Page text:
IIRC, it’s even mentioned in the Requiem for a Dream director’s commentary track. Something about Jennifer Connelly mentioning to Darren Aronofsky that she’d done the exact same shot in Dark City, but I forget what was said after that. In any case, Aronofsky was aware of it.

Everyone’s capable of an oversight, but I don’t see Aronofsky being a hack, as an above post seems to be indicating.

Peter Lorre impression!

I have to admit, this was the first movie I ever saw with Kiefer Sutherland where I didn’t just want to smack him constantly. He shed his leftover Young Guns in this movie.

[hijack]

I definitely don’t consider Aronofsky a hack, I loved Pi and I thought Requiem was very haunting in parts. I was a little bothered by the riffs borrowed from other movies (there was a sequence borrowed from Perfect Blue as well.) Just because they were presented in a different way than you usually see as an homage, there was no signal, no wink to the audience, and in such a serious film it seems a little out of place. I definitely look forward to his next movie, though.
[we now return you to your regularly scheduled thread]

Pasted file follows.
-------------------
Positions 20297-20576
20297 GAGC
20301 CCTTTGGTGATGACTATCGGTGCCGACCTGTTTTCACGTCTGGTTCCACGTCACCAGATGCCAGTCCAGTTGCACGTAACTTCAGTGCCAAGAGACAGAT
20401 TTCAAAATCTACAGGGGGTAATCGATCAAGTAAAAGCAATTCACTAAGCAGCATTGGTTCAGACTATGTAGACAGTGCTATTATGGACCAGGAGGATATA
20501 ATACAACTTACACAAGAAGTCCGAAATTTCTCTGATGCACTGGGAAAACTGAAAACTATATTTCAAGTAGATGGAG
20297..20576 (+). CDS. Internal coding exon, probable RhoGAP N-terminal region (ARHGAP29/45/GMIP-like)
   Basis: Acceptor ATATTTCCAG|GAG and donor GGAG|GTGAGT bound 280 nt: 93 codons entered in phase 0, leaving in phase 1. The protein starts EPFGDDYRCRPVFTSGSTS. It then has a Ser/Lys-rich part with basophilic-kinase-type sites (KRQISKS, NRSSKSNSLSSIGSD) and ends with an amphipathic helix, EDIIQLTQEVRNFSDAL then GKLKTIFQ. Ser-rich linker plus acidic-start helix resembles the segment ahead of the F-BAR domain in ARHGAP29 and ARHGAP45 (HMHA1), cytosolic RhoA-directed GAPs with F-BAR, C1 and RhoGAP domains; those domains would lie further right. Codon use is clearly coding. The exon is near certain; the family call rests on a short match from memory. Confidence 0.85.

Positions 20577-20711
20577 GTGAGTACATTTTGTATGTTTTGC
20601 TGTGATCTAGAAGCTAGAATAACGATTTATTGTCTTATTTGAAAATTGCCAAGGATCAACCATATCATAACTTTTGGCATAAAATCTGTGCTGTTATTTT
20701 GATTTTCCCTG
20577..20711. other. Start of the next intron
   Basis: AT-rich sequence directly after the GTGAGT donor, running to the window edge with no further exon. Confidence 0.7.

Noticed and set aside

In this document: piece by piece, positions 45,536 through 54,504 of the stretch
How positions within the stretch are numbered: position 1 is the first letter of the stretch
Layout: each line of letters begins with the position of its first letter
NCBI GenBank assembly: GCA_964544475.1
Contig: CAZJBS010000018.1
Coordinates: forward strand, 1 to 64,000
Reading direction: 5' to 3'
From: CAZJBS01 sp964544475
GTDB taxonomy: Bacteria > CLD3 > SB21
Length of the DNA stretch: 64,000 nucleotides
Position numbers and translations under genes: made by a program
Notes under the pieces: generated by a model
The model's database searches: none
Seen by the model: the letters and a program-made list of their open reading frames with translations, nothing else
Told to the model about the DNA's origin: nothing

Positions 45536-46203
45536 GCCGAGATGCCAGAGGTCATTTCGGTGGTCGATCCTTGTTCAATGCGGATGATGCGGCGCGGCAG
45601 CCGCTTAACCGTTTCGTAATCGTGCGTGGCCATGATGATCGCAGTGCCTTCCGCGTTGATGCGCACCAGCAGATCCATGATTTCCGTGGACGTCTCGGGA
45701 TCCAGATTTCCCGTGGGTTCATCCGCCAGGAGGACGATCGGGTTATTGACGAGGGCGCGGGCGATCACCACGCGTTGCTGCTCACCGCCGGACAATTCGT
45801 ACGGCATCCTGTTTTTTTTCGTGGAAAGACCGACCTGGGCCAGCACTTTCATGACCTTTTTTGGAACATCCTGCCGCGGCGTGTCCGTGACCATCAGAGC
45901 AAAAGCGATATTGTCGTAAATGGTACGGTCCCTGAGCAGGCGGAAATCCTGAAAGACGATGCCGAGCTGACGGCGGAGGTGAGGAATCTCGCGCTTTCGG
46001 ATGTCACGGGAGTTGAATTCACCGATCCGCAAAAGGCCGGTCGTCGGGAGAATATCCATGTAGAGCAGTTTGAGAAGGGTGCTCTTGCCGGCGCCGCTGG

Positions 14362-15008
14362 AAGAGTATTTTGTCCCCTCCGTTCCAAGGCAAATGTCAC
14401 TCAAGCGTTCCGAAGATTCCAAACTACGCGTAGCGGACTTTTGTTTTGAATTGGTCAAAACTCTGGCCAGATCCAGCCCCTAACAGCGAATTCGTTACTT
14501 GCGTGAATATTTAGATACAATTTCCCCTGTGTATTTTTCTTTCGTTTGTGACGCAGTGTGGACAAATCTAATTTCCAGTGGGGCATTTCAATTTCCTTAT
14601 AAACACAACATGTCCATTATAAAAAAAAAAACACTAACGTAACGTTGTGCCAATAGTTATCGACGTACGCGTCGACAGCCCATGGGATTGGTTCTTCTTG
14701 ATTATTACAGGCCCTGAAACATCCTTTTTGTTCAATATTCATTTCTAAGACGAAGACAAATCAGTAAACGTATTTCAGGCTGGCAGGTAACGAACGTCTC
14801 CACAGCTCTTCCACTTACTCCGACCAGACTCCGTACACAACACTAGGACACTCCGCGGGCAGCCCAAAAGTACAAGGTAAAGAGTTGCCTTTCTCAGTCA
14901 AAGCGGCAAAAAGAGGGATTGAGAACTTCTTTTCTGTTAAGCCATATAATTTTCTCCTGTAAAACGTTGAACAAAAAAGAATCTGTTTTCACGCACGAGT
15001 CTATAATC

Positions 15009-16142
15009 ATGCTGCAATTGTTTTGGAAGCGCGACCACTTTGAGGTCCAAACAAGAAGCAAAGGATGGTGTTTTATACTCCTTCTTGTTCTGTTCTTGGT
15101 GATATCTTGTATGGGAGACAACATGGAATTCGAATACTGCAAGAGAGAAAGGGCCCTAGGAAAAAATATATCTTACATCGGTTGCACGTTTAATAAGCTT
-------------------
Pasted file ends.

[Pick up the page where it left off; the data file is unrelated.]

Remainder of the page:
Yay! I just watched it! Everything about this movie rocks!

When I first got the DVD, I fretted that it’s only 97 minutes long. I mean, I’ve seen it before, but in my opinion, you really need a solid two hours to tell a good story. Watching it again, I remembered how excellent the pacing is. Every minute of the movie is as captivating as the final act of most films, with no filler at all. I really think it would have taken more like 2½ hours for most storytellers to get it done.

What time period is the City reminsecent of? When I first saw it, I was thinking that it was a mixture of everything from the 1930s to the 1990s, all thrown together, since the City was crafted from the memories of people abducted from different time periods. But watching it again, I think it’s more homogeneous. 1940s and 1950s, maybe? That would be the right time period for the classic films of noir.

Also, I guess that this idea of “everything’s an experiment” is certainly mainstream and obvious enough that it’s been done a million times, but it still surprises me every time I see the City floating in space.